South Africa 266 (de Villiers 64, Kallis 54) v Australia
Second Test, Johannesburg
Jacques Kallis became the fourth man to score 12,000 Test runs before South Africa lost six wickets for 25 runs in 11 overs to be dismissed for 266 on the opening day of the second and final game in Johannesburg.
Kallis reached the milestone, overtaking Brian Lara on the all-time list of Test run-scorers, with an aggressive 54 n 41 balls and although AB de Villiers and Ashwell Prince also scored half-centuries, Australia hit back.
Peter Siddle took three wickets while spinners Nathan Lyon and Michael Clarke bagged two wickets apiece as the tourists closed the day strongly.
The shortened post-tea session began - or didn't begin at all - with a 15-minute delay due to a sightscreen malfunction and South Africa's batting then went even more seriously wrong.
Prince and de Villiers had been making batting look relatively easy as they put on a 112-run partnership for the fifth wicket, de Villiers stroking some glorious shots through the off side and Prince exasperating the bowlers by piercing the gaps, albeit not always intentionally.
He fell to spark the collapse when he drilled Lyon to Mitchell Johnson at mid-off; a strange shot but the die was cast as de Villiers and Mark Boucher (3) also threw their wickets away.
De Villiers hit hard and high but without any distance and was well caught by a diving Patrick Cummins off Siddle, Cummins marking his debut with a fine catch as well as the wicket of Hashim Amla for 19.
Boucher was also undone as he tried to hook Siddle only to be caught by Lyon, who struck again to trap Vernon Philander in front without scoring.
With bad light looming, Clarke gambled by bringing himself on to ensure play could go on and it paid off when he had Morne Morkel caught at slip by Shane Watson and Imran Tahir caught at short leg by Phillip Hughes.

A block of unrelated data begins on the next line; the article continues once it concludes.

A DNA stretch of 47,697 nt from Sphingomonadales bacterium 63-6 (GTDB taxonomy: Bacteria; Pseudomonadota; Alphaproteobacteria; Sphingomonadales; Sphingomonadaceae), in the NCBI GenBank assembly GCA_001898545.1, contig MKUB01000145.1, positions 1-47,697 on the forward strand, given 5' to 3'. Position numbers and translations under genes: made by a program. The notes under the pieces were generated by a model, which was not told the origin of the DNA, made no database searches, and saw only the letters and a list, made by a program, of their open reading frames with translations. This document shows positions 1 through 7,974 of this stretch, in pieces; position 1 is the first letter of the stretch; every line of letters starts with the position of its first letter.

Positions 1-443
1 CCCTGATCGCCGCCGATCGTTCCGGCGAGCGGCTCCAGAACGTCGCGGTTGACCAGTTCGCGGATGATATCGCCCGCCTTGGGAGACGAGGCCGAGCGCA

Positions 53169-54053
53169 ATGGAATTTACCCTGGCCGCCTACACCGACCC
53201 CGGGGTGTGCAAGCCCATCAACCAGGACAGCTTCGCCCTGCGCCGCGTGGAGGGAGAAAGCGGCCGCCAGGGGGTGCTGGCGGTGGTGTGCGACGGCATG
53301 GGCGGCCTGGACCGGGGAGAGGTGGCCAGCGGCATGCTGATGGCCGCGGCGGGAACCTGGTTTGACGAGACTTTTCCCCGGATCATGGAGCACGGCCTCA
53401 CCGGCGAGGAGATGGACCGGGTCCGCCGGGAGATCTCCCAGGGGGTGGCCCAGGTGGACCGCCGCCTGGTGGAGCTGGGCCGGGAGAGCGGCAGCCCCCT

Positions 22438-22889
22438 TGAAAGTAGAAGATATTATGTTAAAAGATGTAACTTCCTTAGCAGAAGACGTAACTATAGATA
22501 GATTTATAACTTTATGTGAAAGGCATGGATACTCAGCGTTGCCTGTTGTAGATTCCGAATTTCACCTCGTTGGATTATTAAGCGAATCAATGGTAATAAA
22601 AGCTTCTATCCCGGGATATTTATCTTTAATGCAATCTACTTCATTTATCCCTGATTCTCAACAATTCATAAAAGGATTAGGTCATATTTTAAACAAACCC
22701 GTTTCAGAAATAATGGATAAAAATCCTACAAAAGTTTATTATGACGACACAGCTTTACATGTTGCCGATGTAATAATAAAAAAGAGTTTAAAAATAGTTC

Dale Steyn hammered one huge six and was unbeaten on 15 from 31 balls and although Australia's openers looked ready to come out and begin their reply, the umpires decided that the light was too bad for play to restart.
Cummins was handed his cap to become Australia's second youngest Test player while Usman Khawaja came in to replace Shaun Marsh while South Africa were unchanged, as was Clarke's inability to win a toss and Graeme Smith had no hesitation in choosing to bat first.
His was the first wicket to go down when he edged Johnson to Clarke for 11 before Jacques Rudolph (30) and Amla steadied the ship only for Rudolph to edge Watson to Brad Haddin.
Watson left the field soon after and was unable to bowl further due to a left hamstring strain, meaning Cummins, Johnson and Siddle had a significant workload to deal with and they eventually did a fine job.
They were taken to the cleaners by Kallis, however, who struck eight fours and two sixes in a blitz of 54 in just 41 balls as he raced past Lara but was stopped in his tracks when he chipped Siddle to Khawaja at midwicket.
He had been fed half-volleys by the Australians and he didn't miss one of them and looked beautifully set to go on and post a big score but it was not to be.
South Africa won the opening Test in Cape Town by five wickets.
© Cricket World 2011